This opinion will be unpublished and

may not be cited except as provided by

Minn. Stat. § 480A.08, subd. 3 (1998).




State of Minnesota,



Tony Michael Pruyn,


Filed January 26, 1998


Mulally, Judge[*]

Hennepin County District Court

File No. 97092845

Michael A. Hatch, Attorney General, 1400 NCL Tower, 445 Minnesota Street, St. Paul, MN 55155; and

Michael J. Colich, St. Louis Park City Attorney, Darren C. Borg, Assistant City Attorney, 420 Lumber Exchange Building, 10 South Fifth Street, Minneapolis, MN 55402 (for respondent)

Samuel A. McCloud, Kelly Vince Griffitts, Suite 1000, Circle K, Box 216, Shakopee, MN 55379 (for appellant)

Considered and decided by Toussaint, Chief Judge, Crippen, Judge, and Mulally, Judge.



Appellant Tony Michael Pruyn challenges his gross misdemeanor conviction for driving with an alcohol concentration of .10 or more, in violation of Minn. Stat. §§ 169.121, subd. 1 (d), subd. 3(c) (1) (1996). Pruyn argues that the state failed to establish that his alcohol concentration was .10 or more at the time the Intoxilyzer collected an adequate sample and that his due process rights were violated because the police officers had the discretion to require him to continue blowing after the Intoxilyzer indicated an adequate sample. We affirm.


Appellant was arrested for driving while under the influence of alcohol and submitted to an Intoxilyzer test. The Intoxilyzer recorded an alcohol concentration of .16. Appellant agreed to a bench trial on stipulated facts, which included the following: (1) the officer had appellant blow into the Intoxilyzer for three to four seconds past the time the Intoxilyzer displayed a zero; (2) officers are instructed by the BCA (Bureau of Criminal Apprehension) to inform test subjects to cease blowing into the Intoxilyzer machine when the zero appears; (3) if the subject continues to blow into the Intoxilyzer after the zero is displayed, the alcohol-concentration reading will continue to rise until he stops blowing or until the maximum alcohol concentration contained in his breath is reached; and (4) appellant's alcohol concentration was measured at .16. The district court found appellant guilty of driving with an alcohol concentration of .10 or more.


Conclusions of law will not be overturned on appeal unless the district court erred in construing and applying the law to the facts of the case. Dehn v. Commissioner of Pub. Safety, 394 N.W.2d 272, 273 (Minn. App. 1986). We note at the outset that appellant's arguments are identical to those raised in Brooks v. Commissioner of Pub. Safety, 584 N.W.2d 15 (Minn. App. 1998), review denied (Minn. Nov. 24, 1998).


Appellant first argues that the state failed to establish that his alcohol concentration was .10 or more at the time the Intoxilyzer received an adequate sample, as indicated by a zero display. The statute governing Intoxilyzer testing deems a sample adequate "if the instrument analyzes the sample and does not indicate the sample is deficient." Brooks, 584 N.W.2d at 17 (quoting Minn. Stat. § 169.123, subd. 2b(b) (1996)); see also Weierke v. Commissioner of Pub. Safety, 578 N.W.2d 815, 816 (Minn. App. 1998) (noting that statute does not indicate sample may not be larger than minimum to be adequate). The sample amount that registers when the Intoxilyzer's display indicates zero is not a final test under the statute. Brooks, 584 N.W.2d at 17.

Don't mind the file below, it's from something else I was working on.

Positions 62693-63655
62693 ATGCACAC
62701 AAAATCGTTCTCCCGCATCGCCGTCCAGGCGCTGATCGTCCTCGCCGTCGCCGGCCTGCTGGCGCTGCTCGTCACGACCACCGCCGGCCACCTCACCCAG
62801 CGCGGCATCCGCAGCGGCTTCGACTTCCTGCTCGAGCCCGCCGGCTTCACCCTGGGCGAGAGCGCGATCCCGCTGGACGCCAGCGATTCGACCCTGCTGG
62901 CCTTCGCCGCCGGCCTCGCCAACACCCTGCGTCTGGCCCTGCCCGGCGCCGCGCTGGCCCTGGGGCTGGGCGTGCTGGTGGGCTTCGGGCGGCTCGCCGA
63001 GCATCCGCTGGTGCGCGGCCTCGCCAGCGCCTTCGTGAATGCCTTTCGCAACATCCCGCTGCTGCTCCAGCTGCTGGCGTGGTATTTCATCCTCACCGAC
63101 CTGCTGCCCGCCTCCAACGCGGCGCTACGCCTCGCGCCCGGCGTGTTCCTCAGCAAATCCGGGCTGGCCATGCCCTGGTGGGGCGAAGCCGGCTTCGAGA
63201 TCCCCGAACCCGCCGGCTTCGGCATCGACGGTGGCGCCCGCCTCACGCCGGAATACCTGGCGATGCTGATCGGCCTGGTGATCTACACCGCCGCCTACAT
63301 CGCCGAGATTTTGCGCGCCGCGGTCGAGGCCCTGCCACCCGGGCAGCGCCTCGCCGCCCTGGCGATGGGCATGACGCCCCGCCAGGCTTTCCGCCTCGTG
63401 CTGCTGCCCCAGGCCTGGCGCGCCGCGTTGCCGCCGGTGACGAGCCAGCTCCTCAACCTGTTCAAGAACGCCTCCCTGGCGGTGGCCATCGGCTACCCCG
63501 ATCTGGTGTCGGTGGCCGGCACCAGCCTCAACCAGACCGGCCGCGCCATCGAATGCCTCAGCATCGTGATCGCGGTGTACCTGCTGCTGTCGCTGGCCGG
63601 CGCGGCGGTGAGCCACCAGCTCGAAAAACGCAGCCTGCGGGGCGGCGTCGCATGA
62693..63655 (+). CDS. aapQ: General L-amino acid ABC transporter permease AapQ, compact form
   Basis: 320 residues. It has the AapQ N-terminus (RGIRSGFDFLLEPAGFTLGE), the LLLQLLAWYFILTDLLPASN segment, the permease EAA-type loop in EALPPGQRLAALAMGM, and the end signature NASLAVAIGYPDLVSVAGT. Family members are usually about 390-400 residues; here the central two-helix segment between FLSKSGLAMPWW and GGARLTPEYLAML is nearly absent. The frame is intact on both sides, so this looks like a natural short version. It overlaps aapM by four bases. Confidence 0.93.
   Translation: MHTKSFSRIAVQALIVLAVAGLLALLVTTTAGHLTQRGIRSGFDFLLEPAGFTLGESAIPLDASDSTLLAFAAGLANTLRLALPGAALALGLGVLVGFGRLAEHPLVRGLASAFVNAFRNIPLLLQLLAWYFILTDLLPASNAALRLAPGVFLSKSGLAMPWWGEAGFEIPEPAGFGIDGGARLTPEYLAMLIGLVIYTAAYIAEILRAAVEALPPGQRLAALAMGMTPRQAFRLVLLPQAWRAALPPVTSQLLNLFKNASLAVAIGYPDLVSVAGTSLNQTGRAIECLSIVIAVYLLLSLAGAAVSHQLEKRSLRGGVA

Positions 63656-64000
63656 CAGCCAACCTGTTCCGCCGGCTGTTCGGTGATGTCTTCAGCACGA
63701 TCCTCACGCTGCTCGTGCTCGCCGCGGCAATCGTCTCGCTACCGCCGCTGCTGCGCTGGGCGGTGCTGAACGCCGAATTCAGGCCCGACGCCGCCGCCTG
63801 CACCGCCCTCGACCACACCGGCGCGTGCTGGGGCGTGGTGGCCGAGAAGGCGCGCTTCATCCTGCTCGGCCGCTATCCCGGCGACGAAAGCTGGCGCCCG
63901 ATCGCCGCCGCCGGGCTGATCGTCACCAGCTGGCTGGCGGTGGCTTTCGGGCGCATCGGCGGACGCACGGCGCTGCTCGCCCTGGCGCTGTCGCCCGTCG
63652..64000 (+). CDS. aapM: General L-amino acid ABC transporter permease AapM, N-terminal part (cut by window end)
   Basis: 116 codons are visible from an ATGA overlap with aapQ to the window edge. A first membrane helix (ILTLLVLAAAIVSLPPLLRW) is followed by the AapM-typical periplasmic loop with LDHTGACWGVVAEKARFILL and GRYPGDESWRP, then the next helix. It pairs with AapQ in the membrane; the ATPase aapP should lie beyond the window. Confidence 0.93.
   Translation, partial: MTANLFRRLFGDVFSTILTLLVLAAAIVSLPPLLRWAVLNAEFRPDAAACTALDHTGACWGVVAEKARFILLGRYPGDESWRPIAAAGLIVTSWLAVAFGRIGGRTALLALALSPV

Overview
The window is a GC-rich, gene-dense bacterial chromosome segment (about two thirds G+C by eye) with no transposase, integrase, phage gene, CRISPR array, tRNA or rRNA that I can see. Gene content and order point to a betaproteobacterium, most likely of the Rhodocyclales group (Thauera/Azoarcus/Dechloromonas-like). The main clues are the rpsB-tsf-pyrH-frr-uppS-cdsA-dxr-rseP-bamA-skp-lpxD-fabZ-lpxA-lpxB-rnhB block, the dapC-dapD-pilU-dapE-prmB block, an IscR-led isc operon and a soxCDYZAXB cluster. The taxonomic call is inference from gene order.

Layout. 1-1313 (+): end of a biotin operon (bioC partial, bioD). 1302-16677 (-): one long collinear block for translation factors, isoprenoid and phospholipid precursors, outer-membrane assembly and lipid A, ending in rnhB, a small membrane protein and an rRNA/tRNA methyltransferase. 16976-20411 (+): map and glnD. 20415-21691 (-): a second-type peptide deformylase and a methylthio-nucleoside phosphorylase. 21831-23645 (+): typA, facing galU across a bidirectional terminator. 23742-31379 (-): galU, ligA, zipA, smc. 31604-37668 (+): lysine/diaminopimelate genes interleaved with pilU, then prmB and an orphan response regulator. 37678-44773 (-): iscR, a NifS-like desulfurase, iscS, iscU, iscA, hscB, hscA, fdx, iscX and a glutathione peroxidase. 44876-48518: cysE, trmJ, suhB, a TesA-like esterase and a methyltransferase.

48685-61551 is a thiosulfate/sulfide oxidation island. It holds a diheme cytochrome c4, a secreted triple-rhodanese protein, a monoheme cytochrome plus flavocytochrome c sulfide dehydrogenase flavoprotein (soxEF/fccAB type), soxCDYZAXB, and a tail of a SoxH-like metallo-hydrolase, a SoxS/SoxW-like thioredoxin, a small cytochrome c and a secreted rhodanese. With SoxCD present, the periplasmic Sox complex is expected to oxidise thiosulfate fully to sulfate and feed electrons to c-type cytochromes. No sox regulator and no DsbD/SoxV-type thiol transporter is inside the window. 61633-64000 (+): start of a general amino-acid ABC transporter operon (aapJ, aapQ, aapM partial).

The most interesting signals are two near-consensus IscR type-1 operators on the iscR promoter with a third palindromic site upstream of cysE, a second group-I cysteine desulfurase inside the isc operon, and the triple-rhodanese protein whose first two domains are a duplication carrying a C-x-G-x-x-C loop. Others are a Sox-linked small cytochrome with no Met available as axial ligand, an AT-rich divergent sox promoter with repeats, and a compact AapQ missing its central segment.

Appellant argues that Brooks and Weierke are not controlling because, in this case, the state stipulated that the alcohol-concentration reading will continue to rise if the subject continues to blow and the officers do not follow BCA instructions. We disagree. "[A]ppellant has not shown that a quantity of breath greater than the minimum * * * inaccurately reflects the actual alcohol concentration in the body." Weierke, 578 N.W.2d at 816. In fact, appellant stipulated that the reading would only rise until it reached the alcohol-concentration contained within the subject's breath. Moreover, appellant has not demonstrated that the officer's failure to tell him to cease blowing prejudiced his interests. BCA regulations provide that an Intoxilyzer "sample accepted as valid by the instrument is considered adequate." Minn. R. 7502.0430, subpt. 2 (1997). Here, the Intoxilyzer accepted the samples and delivered an alcohol concentration measurement of .16, which clearly exceeded the statutory limit of .10.


Appellant challenges his conviction on due process grounds. We have already concluded that administration of the Intoxilyzer test does not violate substantive and procedural due process rights because no fundamental unfairness or deprivation of private interest has been demonstrated. See Brooks, 584 N.W.2d at 18-29. We therefore reject identical arguments made here.

Appellant also raises a Brady due process challenge, arguing that allowing an operator to require a subject to continue blowing into the Intoxilyzer after a zero display is equivalent to the destruction of evidence. See Brady v. Maryland, 373 U.S. 83, 87, 83 S. Ct. 1194, 1196-97 (1963) (prosecution's suppression of material evidence violates due process rights); State v. Schmid, 487 N.W.2d 539, 541 (Minn. App. 1992), review denied (Minn. Sept. 15, 1992) (Due Process Clause prohibits the destruction of material exculpatory evidence). Brady is applicable in criminal proceedings. Brooks, 584 N.W.2d at 20. Nevertheless, our review of the record reveals that appellant failed to raise the Brady doctrine or destruction of exculpatory evidence issue in the district court proceeding. We decline to address constitutional issues raised for the first time on appeal. State v. Sorenson, 441 N.W.2d 455, 457 (Minn. 1989).


[*] Retired judge of the district court, serving as judge of Minnesota Court of Appeals by appointment pursuant to Minn. Const. art. VI, § 10.